Pink Panther shows an embrace between a voluptuous young woman and a well-known cartoon character. The buxom blonde embraces the Pink Panther, but seems somewhat preoccupied. Her head is turned over her shoulder, as if distracted by someone she recognizes or maybe by the flashbulbs of a passing paparazzo. Immediately she adopts the classic pose of someone who lives her life in front of the camera; her back is arched to accentuate her ample figure, her flowing blonde hair tumbles over her bare shoulders and her scarlet lips are parted to show a flash of pristine white teeth. Her turquoise ruched dress appears to have slipped down and her modesty is only preserved by her cupped arm on the one hand and the embrace of the Pink Panther on the other. Yet despite this close encounter with a Marilyn Monroe-esque figure, the Pink Panther appears dejected. His mouth appears downturned and his eyebrows are heavy with a sense of dejection as he appears to be desperately clinging to his female friend. Yet even in this apparently simple narrative, all does not appear as it seems, as the meandering tale of this depressed creature wanders provocatively towards the woman’s partially exposed buttocks.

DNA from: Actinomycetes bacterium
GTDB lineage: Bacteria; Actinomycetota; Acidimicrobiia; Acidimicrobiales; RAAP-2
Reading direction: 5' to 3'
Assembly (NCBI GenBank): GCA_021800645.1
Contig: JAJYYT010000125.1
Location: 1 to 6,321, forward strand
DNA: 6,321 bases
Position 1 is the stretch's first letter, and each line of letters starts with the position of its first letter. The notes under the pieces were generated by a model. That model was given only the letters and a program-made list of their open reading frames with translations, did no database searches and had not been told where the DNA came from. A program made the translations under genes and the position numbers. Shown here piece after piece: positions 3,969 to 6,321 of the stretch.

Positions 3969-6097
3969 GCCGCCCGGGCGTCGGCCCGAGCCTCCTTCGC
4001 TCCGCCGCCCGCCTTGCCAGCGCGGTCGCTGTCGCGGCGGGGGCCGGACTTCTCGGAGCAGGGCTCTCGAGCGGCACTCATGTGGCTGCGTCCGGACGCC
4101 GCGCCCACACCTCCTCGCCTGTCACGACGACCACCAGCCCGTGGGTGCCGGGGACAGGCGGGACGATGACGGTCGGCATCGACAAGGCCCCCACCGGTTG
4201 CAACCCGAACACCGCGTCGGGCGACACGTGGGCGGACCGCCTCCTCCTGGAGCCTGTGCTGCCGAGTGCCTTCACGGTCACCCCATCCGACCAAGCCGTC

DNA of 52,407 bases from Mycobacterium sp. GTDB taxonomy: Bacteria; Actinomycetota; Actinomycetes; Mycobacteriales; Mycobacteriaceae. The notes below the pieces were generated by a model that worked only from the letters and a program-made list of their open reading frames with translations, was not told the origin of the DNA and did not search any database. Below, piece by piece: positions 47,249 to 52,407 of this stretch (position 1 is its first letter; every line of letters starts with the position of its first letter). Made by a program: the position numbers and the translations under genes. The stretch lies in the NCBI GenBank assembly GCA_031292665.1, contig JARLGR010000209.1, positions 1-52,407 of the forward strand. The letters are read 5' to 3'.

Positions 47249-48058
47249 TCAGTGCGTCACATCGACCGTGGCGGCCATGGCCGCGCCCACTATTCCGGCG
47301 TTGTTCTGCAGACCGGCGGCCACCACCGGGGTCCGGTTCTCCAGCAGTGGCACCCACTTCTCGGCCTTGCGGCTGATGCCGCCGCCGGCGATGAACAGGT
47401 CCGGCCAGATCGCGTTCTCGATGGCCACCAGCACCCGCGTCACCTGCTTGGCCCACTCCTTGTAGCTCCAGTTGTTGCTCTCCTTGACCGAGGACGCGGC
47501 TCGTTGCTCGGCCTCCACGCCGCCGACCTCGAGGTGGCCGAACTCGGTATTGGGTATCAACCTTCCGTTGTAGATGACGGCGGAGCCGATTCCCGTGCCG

By choosing both a pin-up character and the Pink Panther as his subject matter, Koons mines recent history to recast a timeless theme. The Pink Panther was created by Hawley Pratt to appear in the opening sequence for the eponymous 1963 film starring Peter Sellers. However, it was only when the character was given his own children’s TV series later in the ‘60s that his fame really took off and he entered the mainstream contemporary consciousness.